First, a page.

Miltons Warring Angels: A Study of Critical Engagements by William KolbrenerMiltons Warring Angels: A Study of Critical Engagements by William Kolbrener

Miltons Warring Angels: A Study of Critical Engagements

byWilliam Kolbrener

Paperback | November 24, 2008

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The centrality of Milton to the study of English literature obscures the intense debates that rage about his true allegiances. Was he a Christian Republican or a committed individualist, a radical, heretical free thinker, or a traditional absolutist? In Milton's Warring Angels, William Kolbrener provides a critical account of the reception and interpretation of Milton's texts. He claims that Milton resists paradigms of modernity drawn from the Enlightenment. His writing instead mediates between apparently contradictory positions. This ability to resist tendentious appropriations and reductive readings helps explain the continuing critical fascination with this most enigmatic of writers.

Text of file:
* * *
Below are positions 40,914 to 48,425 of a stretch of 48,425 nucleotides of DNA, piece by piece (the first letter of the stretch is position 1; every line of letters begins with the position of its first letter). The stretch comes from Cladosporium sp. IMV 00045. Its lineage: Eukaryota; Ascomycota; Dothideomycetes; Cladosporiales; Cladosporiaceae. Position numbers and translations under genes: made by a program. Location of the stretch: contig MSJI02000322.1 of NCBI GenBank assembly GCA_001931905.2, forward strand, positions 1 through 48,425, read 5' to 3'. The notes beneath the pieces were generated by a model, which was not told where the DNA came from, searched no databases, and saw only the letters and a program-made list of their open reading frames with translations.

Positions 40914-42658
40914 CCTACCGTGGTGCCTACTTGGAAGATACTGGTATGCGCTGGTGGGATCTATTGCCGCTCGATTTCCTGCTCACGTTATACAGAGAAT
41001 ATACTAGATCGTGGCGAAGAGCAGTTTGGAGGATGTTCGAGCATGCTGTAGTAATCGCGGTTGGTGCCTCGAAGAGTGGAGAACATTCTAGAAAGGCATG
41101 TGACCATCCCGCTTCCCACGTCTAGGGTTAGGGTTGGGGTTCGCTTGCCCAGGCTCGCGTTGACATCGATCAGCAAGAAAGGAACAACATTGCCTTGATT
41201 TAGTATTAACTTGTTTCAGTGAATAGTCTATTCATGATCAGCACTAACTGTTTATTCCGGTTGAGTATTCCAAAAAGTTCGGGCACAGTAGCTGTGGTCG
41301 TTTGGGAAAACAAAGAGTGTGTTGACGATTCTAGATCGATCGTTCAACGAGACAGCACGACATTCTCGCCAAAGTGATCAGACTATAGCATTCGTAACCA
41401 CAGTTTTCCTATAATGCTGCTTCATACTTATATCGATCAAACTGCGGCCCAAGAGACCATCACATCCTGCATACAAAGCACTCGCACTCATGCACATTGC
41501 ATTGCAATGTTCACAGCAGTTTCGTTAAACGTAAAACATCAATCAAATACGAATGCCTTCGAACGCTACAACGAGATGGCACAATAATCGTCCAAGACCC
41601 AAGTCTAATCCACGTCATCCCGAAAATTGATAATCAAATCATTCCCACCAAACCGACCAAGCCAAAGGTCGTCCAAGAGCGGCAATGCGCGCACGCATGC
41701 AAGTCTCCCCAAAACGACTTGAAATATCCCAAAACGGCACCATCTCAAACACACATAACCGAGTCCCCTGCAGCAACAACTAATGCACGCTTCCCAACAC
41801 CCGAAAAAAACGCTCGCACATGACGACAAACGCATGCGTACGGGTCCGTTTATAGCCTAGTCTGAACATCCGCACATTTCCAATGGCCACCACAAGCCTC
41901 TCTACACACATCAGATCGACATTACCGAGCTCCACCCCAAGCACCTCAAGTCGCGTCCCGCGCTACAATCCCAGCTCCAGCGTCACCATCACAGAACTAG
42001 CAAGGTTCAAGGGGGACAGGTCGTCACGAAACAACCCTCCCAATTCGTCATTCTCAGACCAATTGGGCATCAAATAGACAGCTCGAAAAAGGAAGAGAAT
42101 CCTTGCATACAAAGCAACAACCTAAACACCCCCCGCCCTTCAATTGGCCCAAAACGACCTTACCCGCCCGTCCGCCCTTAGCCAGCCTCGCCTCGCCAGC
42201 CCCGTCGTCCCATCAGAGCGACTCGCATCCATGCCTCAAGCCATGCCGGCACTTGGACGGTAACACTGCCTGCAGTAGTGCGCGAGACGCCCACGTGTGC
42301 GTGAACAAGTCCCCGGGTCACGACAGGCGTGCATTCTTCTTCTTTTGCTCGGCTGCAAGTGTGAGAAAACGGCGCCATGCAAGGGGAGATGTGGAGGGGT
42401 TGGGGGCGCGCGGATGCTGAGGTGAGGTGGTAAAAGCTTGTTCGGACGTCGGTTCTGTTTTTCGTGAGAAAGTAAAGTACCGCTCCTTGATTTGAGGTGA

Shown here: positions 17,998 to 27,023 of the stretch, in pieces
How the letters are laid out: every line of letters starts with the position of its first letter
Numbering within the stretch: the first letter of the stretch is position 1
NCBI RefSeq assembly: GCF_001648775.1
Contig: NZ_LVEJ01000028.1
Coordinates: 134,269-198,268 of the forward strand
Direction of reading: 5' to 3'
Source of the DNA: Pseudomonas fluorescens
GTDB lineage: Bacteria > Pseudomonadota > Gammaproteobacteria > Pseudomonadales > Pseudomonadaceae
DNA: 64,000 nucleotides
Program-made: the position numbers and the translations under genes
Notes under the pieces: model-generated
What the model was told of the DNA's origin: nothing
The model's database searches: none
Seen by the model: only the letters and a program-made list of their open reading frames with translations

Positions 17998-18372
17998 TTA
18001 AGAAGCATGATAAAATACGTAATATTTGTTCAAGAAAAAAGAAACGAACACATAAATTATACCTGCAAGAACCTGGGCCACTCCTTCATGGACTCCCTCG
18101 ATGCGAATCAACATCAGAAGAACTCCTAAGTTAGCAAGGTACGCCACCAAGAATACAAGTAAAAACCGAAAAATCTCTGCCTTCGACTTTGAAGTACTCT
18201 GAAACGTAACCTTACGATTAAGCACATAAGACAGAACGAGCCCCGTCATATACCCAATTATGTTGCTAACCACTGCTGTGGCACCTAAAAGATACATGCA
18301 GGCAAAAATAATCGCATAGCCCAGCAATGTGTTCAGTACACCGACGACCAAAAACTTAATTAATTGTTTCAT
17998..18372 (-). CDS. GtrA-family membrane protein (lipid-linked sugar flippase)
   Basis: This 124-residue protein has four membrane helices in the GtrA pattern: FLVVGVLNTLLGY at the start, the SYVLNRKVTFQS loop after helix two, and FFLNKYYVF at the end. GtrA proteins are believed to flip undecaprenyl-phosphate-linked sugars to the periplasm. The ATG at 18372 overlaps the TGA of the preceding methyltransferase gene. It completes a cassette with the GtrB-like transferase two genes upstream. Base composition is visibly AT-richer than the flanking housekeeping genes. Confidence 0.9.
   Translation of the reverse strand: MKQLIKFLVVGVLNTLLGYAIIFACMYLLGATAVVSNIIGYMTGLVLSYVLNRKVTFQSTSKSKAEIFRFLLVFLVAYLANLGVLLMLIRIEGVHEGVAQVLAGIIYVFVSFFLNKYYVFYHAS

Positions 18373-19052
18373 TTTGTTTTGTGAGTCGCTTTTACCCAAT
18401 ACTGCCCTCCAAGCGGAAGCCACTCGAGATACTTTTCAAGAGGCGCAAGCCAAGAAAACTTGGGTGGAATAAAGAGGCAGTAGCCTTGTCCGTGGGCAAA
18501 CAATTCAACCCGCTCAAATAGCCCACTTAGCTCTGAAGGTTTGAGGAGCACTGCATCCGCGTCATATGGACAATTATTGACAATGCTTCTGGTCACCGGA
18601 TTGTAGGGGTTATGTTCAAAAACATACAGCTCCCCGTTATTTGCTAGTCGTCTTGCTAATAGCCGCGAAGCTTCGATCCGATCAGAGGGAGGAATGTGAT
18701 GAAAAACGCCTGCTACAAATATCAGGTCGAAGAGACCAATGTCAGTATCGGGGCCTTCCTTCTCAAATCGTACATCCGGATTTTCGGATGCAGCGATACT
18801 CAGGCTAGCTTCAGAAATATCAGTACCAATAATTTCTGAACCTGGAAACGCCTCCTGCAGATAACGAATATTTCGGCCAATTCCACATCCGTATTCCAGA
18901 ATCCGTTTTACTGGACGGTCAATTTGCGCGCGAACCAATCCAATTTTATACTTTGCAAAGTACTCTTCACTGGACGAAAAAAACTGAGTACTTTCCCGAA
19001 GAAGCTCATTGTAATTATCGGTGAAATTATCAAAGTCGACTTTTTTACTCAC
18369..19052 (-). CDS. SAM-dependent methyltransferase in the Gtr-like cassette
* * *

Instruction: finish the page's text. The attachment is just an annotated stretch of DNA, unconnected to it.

Title:Miltons Warring Angels: A Study of Critical EngagementsFormat:PaperbackDimensions:228 pages, 9.02 × 5.98 × 0.51 inPublished:November 24, 2008Publisher:Cambridge University PressLanguage:English

The following ISBNs are associated with this title:

ISBN - 10:0521101824

ISBN - 13:9780521101820

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Table of Contents

Introduction; Part I. Politics: 1. 'Plainly partiall': the liberal Areopagitica; 2. 'Not the readiest way': Milton and the abandonment of politics; Part II. Theology: 3. Introduction: Whig metaphysics; 4. 'Abnormal forms of discourse': Milton's De Doctrina Christiana; 5. 'Milton contrasted with Milton': multiplicity in De Doctrina Christiana; Part III. Poetics: 6. Those grand Whigs, Bentley and Fish; 7. A 'noble stroke': representation in Paradise Lost; Conclusion: devils, angels and Milton; Notes; Index.

Editorial Reviews

"[Milton's Warring Angels] is brilliant. This is a serious book that invites every reader to Milton to acknowledge the 'situatedness' of his or her relation to the texts. The book is the product of sustained thought, and it invites questions from its readers. It subtly and maturely demonstrates the nexus of politics, religion, and poetics in Milton's texts...the reader can participate in the negativity in which thought - as opposed to fixed judgment - comes into its own and can thus occasionall experience the sublime." Journal of English and Germanic Philology